Improv Tip of the Month: They Want Something

This month’s improv tip is from Shawn Westfall, BossaNova’s Improv Guru:

The characters sitting at the center of our favorite sitcoms, shows, movies, plays, novels, short stories and improv scenes all have one thing in common: they want something.In most cases, they want something desperately. Indeed, that often is what informs the plots of the stories or scenes they are in. Hamlet wants revenge. Will he get it? Willy Loman in Death of a Salesman wants the respect he feels he so clearly deserves, something he feels he’s devoted his life to. Does he get it, in the end? That old “pretentious” actor cliché– the one that has him or her stopping a scene to ask “what’s my motivation?”—is actually useful information for the actor to know, another way of trying to discover what his or her character wants. And anyone who’s ever been part of a production knows that what a character wants in the play isn’t always clear, that what he or she says she wants may have little to do with what he or she actually wants.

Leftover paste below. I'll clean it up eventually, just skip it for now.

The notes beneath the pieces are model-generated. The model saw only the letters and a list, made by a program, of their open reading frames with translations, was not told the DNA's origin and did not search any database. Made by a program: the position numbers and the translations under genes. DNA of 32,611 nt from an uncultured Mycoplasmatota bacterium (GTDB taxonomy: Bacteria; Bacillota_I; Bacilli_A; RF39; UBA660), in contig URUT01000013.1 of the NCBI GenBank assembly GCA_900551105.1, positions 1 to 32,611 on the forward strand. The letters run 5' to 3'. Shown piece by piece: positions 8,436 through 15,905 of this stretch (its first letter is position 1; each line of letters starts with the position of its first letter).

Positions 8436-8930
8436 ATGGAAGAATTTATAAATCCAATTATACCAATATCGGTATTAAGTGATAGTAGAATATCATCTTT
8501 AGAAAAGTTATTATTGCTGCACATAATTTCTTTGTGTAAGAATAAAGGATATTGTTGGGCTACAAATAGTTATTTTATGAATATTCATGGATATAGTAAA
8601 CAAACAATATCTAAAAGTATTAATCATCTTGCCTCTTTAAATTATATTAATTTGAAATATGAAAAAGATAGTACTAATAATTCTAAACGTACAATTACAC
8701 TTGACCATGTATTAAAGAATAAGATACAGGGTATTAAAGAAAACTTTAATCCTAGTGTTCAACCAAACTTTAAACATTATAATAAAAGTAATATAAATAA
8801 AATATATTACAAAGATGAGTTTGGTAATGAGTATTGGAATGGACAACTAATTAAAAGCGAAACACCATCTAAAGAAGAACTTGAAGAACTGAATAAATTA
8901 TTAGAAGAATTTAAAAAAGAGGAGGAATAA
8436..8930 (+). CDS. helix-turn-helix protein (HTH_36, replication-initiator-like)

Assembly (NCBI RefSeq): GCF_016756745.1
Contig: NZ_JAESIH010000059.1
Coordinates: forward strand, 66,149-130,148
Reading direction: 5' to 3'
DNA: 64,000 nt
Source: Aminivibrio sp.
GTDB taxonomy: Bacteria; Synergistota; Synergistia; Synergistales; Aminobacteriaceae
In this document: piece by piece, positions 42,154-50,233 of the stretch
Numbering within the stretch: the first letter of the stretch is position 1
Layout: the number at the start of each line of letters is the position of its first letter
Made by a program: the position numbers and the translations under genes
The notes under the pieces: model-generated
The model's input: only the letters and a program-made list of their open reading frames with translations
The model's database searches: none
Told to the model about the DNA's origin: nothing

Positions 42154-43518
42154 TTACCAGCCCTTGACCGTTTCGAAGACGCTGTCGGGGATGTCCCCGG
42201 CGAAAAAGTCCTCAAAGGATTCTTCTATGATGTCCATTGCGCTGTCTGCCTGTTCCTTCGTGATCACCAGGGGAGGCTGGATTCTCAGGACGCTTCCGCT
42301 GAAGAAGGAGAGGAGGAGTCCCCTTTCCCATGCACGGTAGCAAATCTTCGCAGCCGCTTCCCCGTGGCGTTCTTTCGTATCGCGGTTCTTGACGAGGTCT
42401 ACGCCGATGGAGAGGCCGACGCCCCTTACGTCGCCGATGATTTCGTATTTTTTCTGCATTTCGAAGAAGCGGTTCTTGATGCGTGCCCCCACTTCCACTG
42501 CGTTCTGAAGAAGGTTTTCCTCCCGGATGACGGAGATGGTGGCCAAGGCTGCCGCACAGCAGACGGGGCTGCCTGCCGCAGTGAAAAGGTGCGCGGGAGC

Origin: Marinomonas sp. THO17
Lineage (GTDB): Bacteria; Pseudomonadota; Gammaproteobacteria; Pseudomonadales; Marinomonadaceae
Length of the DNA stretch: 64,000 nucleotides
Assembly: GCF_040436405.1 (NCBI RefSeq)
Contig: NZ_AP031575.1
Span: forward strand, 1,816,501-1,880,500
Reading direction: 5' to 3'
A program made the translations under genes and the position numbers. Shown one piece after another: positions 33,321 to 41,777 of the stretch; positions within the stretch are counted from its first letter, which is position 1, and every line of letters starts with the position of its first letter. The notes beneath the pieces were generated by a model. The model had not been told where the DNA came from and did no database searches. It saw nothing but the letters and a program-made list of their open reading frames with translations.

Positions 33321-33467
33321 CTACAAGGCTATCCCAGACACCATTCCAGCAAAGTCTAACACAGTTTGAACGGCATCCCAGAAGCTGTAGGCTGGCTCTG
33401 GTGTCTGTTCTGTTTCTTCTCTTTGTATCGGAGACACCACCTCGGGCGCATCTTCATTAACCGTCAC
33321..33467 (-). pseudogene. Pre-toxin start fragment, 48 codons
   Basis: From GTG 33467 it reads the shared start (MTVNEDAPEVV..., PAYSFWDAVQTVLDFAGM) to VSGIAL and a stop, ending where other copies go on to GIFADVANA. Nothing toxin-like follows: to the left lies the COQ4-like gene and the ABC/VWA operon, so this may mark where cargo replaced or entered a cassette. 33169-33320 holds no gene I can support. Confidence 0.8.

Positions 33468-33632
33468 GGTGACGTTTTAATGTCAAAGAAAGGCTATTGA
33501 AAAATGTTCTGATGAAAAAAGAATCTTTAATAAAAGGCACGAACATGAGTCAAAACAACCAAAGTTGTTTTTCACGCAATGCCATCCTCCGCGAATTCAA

Improv tip of the month: what does your favorite sitcom, sketch, or movie character have in common?

This month’s improv tip is from Shawn Westfall, BossaNova’s Improv Guru:

Think about your favorite sitcom, sketch, or movie characters. What do they have in common? A comic perspective: a committed way of seeing the world that’s uniquely theirs. Norm on “Cheers” doesn’t just like beer: he views the world through the bottom of a beer glass. Ron Burgandy from “Anchorman” isn’t just an anchorman; rather, he wears his local-TV anchorman status as a kind of armor to get him through his day.

The Fastest Way To Trust: Laughter

This post was written by Shawn Westfall, Improv Guru.

Begin with the End in Mind: A Post Mortem (and a Drink)

One of the “traditions” I’ve established during my eight-year history of teaching beginning improvisational comedy classes at the DC Improv is what I call “the-after-the-class-drinks-and-post-mortem”: everyone of drinking age retires to a local pub to share their experiences of the class. Approximately 17 people squeeze into a medium-sized booth at a local Irish pub to hoist their potable preferences, where I then invite their class critiques. Hey, it’s better than some formalized written class critique. Plus, there’s booze.